BATON ROUGE — Even with the tax hikes recently passed by lawmakers, Louisiana has a budget gap of nearly $70 million that remains to be closed in the next three months, a worse-than-expected shortfall that puts colleges and health services back on the chopping block.
Gov. John Bel Edwards and lawmakers had thought the shortfall for the budget year that ends June 30 was about $20 million or more smaller. But last-minute changes that lawmakers made to sales tax bills in the frenetic final minutes of a recently-ended special legislative session lessened their impact for this financial year.
The disappointing update was delivered Wednesday to the state income forecasting panel, the Revenue Estimating Conference, which revised its forecasts to reflect the additional money expected from the tax increases.
Edwards’ chief financial adviser, Commissioner of Administration Jay Dardenne, said the governor will start levying cuts soon to rebalance the budget, though he didn’t provide a specific timeline.
“We want to do it as quickly as we can,” Dardenne said. “We want to give everybody as much time as possible.”
In the special session, lawmakers backed tax hikes on cigarettes and alcohol, a new tax on hotel rooms booked through Airbnb and a car rental tax. Business tax breaks were lessened. And lawmakers enacted a short-term, 1-cent state sales tax hike and removed some tax breaks on the state’s existing 4-cent sales tax.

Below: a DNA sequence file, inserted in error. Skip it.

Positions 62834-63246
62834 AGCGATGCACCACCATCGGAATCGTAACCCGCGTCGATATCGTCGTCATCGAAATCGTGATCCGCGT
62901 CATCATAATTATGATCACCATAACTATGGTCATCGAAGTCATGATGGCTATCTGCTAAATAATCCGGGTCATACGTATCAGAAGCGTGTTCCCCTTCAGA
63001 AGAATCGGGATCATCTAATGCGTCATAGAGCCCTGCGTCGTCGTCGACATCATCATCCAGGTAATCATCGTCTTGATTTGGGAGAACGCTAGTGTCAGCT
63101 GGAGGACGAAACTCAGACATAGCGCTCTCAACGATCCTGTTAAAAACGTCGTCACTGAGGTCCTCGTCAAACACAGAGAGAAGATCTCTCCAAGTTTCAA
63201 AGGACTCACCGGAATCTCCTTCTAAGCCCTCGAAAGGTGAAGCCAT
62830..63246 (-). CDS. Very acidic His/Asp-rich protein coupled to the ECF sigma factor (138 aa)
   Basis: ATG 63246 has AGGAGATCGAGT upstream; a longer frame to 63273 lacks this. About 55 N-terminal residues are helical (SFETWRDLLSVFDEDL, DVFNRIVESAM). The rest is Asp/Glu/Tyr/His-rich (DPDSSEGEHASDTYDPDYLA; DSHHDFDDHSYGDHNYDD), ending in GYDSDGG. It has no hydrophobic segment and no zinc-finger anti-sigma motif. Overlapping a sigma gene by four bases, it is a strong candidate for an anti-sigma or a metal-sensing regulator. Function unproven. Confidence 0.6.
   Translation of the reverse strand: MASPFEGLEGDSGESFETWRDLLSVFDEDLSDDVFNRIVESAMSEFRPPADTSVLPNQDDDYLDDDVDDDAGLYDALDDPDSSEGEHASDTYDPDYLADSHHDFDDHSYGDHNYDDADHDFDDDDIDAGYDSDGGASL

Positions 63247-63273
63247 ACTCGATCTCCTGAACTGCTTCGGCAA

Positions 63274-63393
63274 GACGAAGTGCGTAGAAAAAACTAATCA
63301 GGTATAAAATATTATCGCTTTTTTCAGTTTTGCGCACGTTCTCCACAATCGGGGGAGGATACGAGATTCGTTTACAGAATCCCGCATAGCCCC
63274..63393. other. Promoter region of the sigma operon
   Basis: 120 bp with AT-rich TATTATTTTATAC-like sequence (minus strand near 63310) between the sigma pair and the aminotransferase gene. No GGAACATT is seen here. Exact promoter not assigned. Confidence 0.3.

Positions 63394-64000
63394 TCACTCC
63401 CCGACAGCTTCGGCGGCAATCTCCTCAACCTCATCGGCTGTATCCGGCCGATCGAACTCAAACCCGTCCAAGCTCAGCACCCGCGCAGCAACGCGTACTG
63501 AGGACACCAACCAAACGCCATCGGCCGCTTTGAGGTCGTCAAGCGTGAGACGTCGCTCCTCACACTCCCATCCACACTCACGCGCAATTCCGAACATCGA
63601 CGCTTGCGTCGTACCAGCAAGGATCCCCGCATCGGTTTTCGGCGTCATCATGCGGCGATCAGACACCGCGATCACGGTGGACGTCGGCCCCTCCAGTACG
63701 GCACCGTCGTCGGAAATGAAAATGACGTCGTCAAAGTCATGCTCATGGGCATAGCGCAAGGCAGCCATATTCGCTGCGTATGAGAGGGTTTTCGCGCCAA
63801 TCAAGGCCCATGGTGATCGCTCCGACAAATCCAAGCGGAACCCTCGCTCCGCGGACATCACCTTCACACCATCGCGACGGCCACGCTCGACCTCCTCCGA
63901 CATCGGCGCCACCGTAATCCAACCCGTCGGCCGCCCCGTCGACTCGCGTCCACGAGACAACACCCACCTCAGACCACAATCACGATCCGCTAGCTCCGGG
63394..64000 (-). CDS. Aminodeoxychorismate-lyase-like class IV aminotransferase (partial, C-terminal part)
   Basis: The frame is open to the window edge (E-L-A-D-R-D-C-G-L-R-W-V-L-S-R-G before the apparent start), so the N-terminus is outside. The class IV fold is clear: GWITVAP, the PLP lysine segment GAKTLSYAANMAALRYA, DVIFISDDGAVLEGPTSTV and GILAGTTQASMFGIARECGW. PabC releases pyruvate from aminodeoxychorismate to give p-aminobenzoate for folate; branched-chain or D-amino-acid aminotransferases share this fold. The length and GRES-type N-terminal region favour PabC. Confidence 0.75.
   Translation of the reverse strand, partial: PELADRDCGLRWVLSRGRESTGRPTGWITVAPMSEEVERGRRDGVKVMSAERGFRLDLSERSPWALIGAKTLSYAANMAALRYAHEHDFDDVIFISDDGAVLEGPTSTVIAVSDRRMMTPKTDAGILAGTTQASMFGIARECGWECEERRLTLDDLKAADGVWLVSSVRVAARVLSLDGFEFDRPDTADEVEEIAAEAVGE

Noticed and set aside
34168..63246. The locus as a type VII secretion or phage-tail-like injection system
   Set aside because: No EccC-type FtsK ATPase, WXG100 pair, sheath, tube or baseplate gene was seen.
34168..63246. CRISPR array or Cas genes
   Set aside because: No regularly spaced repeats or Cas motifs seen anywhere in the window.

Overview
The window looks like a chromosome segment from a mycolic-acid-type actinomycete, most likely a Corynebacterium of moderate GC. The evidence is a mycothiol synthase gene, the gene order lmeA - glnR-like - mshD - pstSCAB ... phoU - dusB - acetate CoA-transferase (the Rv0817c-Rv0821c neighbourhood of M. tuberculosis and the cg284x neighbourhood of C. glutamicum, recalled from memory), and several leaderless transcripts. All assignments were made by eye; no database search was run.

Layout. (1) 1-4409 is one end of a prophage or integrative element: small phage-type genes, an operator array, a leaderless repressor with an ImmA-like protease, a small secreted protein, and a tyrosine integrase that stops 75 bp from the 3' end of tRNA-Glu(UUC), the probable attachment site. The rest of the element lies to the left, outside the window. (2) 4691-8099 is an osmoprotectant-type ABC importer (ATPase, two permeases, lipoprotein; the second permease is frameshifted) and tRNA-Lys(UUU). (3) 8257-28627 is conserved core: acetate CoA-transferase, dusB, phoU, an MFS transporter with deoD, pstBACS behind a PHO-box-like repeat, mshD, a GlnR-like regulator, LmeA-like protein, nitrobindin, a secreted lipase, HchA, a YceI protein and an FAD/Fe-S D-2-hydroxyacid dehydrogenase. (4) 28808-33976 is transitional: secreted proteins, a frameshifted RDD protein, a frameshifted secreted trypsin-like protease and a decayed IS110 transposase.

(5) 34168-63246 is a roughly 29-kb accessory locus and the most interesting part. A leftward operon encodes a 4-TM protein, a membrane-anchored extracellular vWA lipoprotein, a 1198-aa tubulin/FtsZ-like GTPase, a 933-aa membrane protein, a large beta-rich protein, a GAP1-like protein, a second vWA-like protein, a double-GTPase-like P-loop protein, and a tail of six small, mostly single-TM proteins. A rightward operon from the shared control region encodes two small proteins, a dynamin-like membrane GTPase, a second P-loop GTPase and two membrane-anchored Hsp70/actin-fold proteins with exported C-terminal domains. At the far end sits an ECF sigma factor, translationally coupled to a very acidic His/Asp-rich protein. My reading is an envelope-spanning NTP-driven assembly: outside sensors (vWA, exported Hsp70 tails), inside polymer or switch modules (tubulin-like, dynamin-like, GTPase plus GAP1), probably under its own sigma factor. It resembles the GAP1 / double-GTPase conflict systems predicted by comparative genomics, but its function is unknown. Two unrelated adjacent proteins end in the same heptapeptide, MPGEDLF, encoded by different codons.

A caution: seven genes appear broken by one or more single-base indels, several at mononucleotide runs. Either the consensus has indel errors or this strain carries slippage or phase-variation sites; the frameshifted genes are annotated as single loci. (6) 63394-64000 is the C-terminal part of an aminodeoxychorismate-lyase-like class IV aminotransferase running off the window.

The taxes are expected to bring in $300 million to fill gaps in this year’s budget and to drum up more than $1.2 billion for next year, according to data from the Legislature’s chief economist Greg Albrecht.
But it wasn’t enough to close all the holes. In addition to this year’s problem, Louisiana is short an estimated $750 million to continue all programs and services in the budget year that begins July 1.
House Republicans blocked many additional tax increases sought by the governor, a point noted in Edwards’ statement Wednesday about the latest budget estimates.
“Because the work was not completed in the special session, the cuts to critical state programs will be painful,” the governor said. “I will do everything within my power to minimize the burden this places on the people of Louisiana.”
The Edwards administration had hoped to spare public colleges and health services from additional reductions this year, but Dardenne said that’s unlikely with the larger-than-expected shortfall.
“We’re going to have to be looking to them to help make up that shortfall,” said Dardenne, a member of the Revenue Estimating Conference. “They are going to be having some additional cuts.”
The reductions will come on top of more than $160 million in cuts already made by the governor and lawmakers.
The Legislature can’t raise taxes in the current regular session, and talk has started about a possible second special session on taxes to try to stave off deep cuts for the financial year that begins July 1.
Senate President John Alario, R-Westwego, said another special session seems inevitable: “I don’t know how you avoid it at this point, but maybe some miracles come along.”